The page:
Furgary Boat Club The meeting began with consideration of a letter from Mayor William Hallenbeck, asking the Council to move on plans for the site of the Furgary Boat Club. The following paragraph is from that letter:
Over the past few months there has been at least three attempts, and in some cases break-ins committed at a few of these shacks. The longer the City takes to decide the future of this area, the more dangerous I believe it becomes by the individuals committing these acts. I once again call on the Council as I have done in recent emails, to discuss with a sense of urgency the future of the shacks. I ask that you consider moving by way of resolution the next course of action for this North Bay area.Alderman Nick Haddad (First Ward) made the point that moving forward required a "game plan," and to his knowledge there was none. About the shacks, he asked, "How many will we preserve?"
Friedman suggested that the issue be taken up at the Economic Development Committee meeting, which is scheduled for October 18, and, since the Columbia Land Conservancy's plan for North Bay involves this area, that Peter Paden, CLC's executive director, be invited to the meeting. Responding to this suggestion, city attorney Cheryl Roberts said that "the lawyers"--for the City, Columbia County, and CLC--should meet first, since Columbia County owns the capped landfill and "doesn't want to take on the liability of having people in there," and the meeting of the lawyers won't happen until November.
Youth Director The mayor's communication also requested that the Council consider his request to "by way of local law . . . remove from the Hudson City Code sections C24-5 and C24-7, all references to a 'Youth Director' thus eliminating the position of Youth Director from the Hudson City Youth Department." This request was prompted by the resignation last Friday of current youth director Mary Hunter, who had been hired only three months ago. (See Tom Casey's story in today's Register-Star: "Months into job, city's youth director resigns.") Hallenbeck's goal in abolishing the position seems to be to reappropriate the $27,000 now paid to the youth director to fund programs.
By and large, the Council did not seem to share Hallenbeck's enthusiasm for abolishing the position. Alderman Wanda Pertilla (Second Ward) said she thought that the position had been filled too soon with Hunter's hiring and suggested that the Council needed "to take a good look at how we're going to proceed." Similarly, Alderman Ohrine Stewart (Fourth Ward) said she didn't want to do away with the position but wanted to "take some time to find the right person and define the position better." The goal is to find someone who can plan and oversee programs both for youth and for seniors.
On the topic of funding programs, it appears that the only program that has not been funded is the karate program. During the discussion, Pertilla mentioned that the karate instructor is paid $500 a month. She went on to say that "kids who were utilizing the program could afford to pay, and some kids weren't from Hudson." These are the same issues that were raised two years ago about the very popular yoga program for seniors: the people participating could afford to pay, and some of them didn't live in Hudson. The solution in the case of the yoga program was to establish fees for participants--a slightly higher one for nonresidents. This could be the solution for karate as well, but one wonders if Hudson can have a vibrant and viable program for youth or for seniors if there is an underlying assumption that these programs should only appeal to and exist for the neediest members of our community.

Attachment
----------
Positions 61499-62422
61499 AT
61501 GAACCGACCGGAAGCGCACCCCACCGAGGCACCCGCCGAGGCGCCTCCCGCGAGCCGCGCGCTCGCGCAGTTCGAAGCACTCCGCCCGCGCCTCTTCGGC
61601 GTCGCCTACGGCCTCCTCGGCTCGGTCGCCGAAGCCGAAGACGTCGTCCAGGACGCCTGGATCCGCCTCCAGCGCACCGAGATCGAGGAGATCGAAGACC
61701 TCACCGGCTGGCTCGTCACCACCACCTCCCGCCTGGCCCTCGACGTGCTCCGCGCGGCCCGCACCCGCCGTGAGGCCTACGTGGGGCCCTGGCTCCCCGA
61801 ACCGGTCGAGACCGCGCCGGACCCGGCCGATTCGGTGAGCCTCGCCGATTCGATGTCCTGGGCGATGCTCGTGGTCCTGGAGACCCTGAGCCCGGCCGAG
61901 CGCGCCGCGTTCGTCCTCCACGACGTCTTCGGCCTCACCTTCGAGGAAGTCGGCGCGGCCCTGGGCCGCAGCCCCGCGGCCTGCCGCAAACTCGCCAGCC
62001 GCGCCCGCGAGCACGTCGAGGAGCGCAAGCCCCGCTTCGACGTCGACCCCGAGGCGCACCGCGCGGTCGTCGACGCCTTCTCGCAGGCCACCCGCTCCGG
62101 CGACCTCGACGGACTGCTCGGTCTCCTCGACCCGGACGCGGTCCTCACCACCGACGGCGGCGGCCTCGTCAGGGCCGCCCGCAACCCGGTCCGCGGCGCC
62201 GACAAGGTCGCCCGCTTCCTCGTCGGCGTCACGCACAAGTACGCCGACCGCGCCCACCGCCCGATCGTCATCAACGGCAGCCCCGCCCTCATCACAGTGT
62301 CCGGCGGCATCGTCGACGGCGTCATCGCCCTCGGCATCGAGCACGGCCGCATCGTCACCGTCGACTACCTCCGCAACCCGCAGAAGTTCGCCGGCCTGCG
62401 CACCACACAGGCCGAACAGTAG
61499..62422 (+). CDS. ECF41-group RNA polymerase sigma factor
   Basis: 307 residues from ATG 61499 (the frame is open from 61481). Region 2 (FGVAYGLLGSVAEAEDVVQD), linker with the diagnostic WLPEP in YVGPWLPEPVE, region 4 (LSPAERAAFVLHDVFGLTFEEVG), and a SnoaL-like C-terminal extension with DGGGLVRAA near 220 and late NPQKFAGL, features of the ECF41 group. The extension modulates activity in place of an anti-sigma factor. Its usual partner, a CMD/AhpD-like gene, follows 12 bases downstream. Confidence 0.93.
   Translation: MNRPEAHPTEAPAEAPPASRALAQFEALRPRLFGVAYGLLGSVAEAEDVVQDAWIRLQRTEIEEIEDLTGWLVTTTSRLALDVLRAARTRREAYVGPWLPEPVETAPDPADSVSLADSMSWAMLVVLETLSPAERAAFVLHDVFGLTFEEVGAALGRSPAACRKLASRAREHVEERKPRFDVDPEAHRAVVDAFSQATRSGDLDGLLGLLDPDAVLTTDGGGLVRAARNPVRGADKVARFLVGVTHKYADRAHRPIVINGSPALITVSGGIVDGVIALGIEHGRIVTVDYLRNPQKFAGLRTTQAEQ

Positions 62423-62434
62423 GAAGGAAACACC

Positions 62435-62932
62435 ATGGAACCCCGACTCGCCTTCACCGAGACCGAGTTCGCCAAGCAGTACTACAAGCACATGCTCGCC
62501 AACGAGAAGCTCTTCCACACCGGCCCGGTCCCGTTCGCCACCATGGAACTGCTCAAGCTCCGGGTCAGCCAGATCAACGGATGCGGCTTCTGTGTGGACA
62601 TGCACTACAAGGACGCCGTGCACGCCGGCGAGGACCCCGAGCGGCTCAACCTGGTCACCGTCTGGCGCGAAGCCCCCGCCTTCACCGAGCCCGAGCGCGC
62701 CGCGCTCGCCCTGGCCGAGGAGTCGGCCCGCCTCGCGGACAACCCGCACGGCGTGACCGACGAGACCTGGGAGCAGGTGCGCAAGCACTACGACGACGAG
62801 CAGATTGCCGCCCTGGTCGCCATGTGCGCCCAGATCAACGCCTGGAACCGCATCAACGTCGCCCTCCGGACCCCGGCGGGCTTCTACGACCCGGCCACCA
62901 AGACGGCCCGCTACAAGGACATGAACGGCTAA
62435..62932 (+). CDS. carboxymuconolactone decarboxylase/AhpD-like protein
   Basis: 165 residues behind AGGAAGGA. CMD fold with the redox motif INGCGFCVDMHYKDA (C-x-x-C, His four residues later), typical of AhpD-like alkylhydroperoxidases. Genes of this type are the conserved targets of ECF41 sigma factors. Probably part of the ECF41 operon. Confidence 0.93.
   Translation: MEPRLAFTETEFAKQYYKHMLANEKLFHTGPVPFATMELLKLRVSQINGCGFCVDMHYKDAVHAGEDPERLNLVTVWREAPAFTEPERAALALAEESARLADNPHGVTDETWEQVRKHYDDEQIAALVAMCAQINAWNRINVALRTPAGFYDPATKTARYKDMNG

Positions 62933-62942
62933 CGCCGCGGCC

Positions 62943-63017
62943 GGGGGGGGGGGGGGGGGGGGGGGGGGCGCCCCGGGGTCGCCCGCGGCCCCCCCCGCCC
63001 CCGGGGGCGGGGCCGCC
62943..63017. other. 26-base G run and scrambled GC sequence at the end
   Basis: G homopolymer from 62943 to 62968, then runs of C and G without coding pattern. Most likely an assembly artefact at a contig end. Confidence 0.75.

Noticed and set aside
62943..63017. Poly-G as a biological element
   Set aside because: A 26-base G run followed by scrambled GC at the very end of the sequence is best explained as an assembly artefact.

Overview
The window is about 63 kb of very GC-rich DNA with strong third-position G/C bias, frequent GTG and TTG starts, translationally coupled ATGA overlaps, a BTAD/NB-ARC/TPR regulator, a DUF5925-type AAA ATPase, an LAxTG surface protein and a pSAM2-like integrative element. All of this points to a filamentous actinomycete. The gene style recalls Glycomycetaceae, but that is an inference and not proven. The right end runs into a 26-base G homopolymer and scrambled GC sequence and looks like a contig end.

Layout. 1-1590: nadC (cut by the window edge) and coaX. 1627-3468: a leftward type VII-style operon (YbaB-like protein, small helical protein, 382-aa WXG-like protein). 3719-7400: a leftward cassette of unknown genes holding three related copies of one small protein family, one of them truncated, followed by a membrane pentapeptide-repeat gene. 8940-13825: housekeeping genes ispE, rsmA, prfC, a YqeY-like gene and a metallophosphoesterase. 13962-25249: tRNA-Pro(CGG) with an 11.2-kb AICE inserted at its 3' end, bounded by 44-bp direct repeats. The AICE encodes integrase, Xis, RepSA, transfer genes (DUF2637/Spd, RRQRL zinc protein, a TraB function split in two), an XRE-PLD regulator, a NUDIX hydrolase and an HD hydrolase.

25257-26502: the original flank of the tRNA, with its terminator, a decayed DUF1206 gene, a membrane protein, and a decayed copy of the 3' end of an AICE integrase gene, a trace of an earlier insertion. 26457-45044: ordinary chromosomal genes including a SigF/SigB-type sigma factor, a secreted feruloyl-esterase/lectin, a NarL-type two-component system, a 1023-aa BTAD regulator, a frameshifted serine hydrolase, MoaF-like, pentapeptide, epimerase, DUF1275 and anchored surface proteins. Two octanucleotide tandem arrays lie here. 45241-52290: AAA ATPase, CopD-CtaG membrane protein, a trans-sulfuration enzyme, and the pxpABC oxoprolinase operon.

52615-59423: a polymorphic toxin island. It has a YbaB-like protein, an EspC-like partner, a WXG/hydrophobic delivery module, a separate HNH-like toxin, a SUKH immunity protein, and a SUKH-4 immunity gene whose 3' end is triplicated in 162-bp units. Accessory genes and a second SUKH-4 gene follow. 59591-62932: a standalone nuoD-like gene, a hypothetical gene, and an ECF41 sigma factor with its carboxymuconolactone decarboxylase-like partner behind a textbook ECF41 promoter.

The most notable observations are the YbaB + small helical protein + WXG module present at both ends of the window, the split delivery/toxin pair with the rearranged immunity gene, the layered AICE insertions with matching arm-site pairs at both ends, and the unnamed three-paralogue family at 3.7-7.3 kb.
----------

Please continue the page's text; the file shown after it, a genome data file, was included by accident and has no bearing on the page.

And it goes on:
Tax Foreclosure Sale Two resolutions were introduced to sell two properties offered at auction on September 29--208-212 Mill Street and 66 North Third Street--for amounts less than what had been the minimum bids. After the first resolution was introduced, Roberts raised the question of whether the winning bids could be considered "fair market value" and indicated that she needed to check with the state comptroller's office to find out if it was legal for the City to sell the properties for these amounts. It should be remembered that the minimum bid for a property in a tax foreclosure auction is the amount of back taxes due on the property.
Comparing the numbers for these two properties is an interesting exercise. The highest bid on 208-212 Mill Street was $15,000. The minimum bid--i.e., the amount due in back taxes--was $17,942. In the final assessment rolls for 2012, the "full market value" of the property--the amount on which property tax is calculated--is $47,000. City treasurer Eileen Halloran described this property as being "full of water."
The comparative numbers for 66 North Third Street are similar: the highest bid was $22,000; the minimum bid (total of unpaid taxes) was $46,700; the "full market value" in the 2012 tax rolls was $68,000. Halloran described this house as having places in the walls where light came through.
Halloran spoke in support of selling the properties to the highest bidders, describing them both as being in "terrible, terrible condition" and saying that she doubted that "any real effort went to assessing the properties" for 2012.
Stewart made the point that if the Council authorized the sale of these properties for the highest bids, the City would be losing $27,000 in back taxes ($27,642 to be exact). Halloran countered by saying that overall in the foreclosure auction the City had recouped more than the total amount of owed in taxes on the seized properties. She didn't have the exact figures at hand, but Gossips reported them on September 29. If the City sells 208-212 Mill Street and 66 North Third Street for $15,000 and $22,000 respectively, the total amount recouped from the sale of all five foreclosed properties will be $121,809--$15,222 more than the total amount owed in back taxes, which was $106,587.